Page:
So, at one point I thought I would make daily entries and use this to chronicle my entire time in Japan. I see now that this was an unrealistic expectation. I am clearly too lazy to write daily. And besides, you can only be amused by the random crap you see walking to work before it just becomes part of your routine.
Fortunately, tonight I was lucky enough to be reminded once again that Tokyo is a very strange place.
The area I'm staying and working, Bunkyo-ku, is a pretty dull place. It's apparently a very nice residential area with the some of the highest land prices in all of Japan. As I've chronicles previously, nightlife in Tokyo seems to be a strange beast. In Bunkyo for example, it seems to be non-existent.
Well, tonight as I was walking home, I hear a lot of noise coming from what appears to be another small restaurant. I stop to check the sign and see that the place is called Bar My Place. Seeing as the name is in English and it's called Bar My Place, I figure there's no reason not to drop in.
I'm immediately disappointed to see that I appear to be walking in on a dinner party. Like everywhere, it's a small room with one large table (currently seating 6 or so nicely-dressed people) and a couple smaller tables. Since I've already walked in, I figure I'll at least have a beer and jot some notes for the blog. The bartender is very friendly and tells me that I'm welcome to go upstairs where it's a bit more lively. I drop off my coat and bag and follow him up the narrow stairway near the entrance.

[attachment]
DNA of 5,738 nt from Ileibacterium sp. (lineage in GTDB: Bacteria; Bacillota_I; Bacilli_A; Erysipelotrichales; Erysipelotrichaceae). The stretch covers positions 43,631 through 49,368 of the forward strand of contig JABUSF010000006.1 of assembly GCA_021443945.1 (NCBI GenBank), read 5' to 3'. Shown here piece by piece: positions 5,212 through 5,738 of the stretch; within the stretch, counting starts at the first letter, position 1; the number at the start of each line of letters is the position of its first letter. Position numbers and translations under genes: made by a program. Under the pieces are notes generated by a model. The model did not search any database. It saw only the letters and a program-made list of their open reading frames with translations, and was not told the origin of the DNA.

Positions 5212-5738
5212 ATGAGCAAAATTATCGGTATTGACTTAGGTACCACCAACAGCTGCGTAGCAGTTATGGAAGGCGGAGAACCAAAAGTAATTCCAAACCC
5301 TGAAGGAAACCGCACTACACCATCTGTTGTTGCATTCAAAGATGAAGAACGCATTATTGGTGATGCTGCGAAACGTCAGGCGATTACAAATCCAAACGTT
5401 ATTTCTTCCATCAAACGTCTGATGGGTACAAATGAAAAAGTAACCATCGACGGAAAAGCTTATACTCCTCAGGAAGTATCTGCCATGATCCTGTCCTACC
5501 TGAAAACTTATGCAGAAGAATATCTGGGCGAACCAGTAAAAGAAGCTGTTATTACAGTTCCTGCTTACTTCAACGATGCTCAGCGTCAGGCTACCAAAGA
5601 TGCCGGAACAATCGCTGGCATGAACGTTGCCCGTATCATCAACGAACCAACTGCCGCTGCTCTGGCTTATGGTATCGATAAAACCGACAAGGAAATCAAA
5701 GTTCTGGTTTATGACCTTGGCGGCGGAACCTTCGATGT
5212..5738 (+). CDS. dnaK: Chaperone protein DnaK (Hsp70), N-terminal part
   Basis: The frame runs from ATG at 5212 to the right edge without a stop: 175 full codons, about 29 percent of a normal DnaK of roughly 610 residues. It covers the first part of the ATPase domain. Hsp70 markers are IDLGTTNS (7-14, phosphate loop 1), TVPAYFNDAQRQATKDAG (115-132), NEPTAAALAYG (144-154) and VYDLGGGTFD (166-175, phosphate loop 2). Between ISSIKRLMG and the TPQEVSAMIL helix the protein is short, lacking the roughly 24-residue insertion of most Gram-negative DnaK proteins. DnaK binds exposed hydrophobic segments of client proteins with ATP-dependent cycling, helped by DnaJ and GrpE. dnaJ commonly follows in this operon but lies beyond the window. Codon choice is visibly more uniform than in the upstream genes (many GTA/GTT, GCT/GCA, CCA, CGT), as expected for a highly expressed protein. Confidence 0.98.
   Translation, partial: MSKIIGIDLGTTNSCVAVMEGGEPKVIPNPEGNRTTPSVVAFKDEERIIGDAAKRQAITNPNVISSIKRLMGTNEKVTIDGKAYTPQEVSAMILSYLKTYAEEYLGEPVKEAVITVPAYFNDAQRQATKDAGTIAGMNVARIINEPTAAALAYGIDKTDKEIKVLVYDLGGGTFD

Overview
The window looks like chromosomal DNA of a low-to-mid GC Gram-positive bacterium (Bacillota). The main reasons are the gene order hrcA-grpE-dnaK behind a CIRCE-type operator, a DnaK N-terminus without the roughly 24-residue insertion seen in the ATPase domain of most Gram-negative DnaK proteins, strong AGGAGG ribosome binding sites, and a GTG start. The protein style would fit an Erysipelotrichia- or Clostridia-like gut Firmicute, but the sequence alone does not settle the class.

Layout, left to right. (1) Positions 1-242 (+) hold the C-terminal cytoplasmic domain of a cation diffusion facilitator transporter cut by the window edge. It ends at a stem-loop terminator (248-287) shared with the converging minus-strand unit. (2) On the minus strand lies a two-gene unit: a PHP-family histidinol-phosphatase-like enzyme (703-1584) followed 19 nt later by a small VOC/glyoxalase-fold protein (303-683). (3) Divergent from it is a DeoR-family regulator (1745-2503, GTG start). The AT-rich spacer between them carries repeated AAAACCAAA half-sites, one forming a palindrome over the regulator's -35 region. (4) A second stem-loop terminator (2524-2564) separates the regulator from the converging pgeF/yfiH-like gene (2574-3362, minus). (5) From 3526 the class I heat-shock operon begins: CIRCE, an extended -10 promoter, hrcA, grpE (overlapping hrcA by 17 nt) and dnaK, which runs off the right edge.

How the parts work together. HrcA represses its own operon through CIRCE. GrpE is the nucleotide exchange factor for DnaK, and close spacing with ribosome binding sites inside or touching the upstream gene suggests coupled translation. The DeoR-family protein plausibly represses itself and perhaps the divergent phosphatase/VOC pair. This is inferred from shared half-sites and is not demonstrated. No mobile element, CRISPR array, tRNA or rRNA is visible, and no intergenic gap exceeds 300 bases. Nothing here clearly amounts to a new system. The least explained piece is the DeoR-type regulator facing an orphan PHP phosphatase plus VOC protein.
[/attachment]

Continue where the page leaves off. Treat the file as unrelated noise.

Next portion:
I find myself in what looks like a band practice room that someone set up in a small apartment. There's an inflatable deer head above the door, a projector showing some movie, a few couches and a band set-up behind the movie screen. I'm greeted by Jeff, another American. He introduces me to his wife, brother-in-law and a couple other Japanese people hanging out in the apartment above the bar.
I'd finished about half a beer when they decided it was time to play some music. The screen is raised. The brother-in-law sits at the drums, other Japanese guy grabs a guitar, the two women start messing w/ the keyboard. Jeff shoves some Bongo drums in front of me and grabs a microphone. I've now joined the most surreal band of all time.
The two Japanese guys are very good musicians and, since they don't speak English, Jeff assures me they think anything you 'sing' in English sounds good. I'm a bit weirded out, but figure it's better to just go with the flow and hit the bongos.
After a bit the bartender comes up to check on us. He asks how I'm doing and indicates that everybody up here is crazy. He then sits down and picks up a bass. Another song ensues. This time the microphone is shoved in front of me near the end and I'm forced to make up random lyrics.
Not long after this, everyone has to leave to catch the last train. I'm left to finish my beer and chat w/ Kento, the bartender, a bit. Turns out he used to be high up in some company and more or less retired to run the bar. It's mostly run as a restaurant where he cooks some daily special each evening. He gave me his card and cell phone number so I can call him if I ever want a specific meal prepared.
Kento also wondered why I had stopped by. I explained that it was just b/c I walked by and heard noise. For some reason this seems to be a common theme everywhere I go. Everyone is friendly and welcoming, but no one understands why I'm there. I don't know if the Japanese just never go to new places or if I'm just wandering into very non-touristy places or what. Maybe it's just that I'm weird and drawn to the unwelcoming places that have a small sign in a dark alley. I don't know.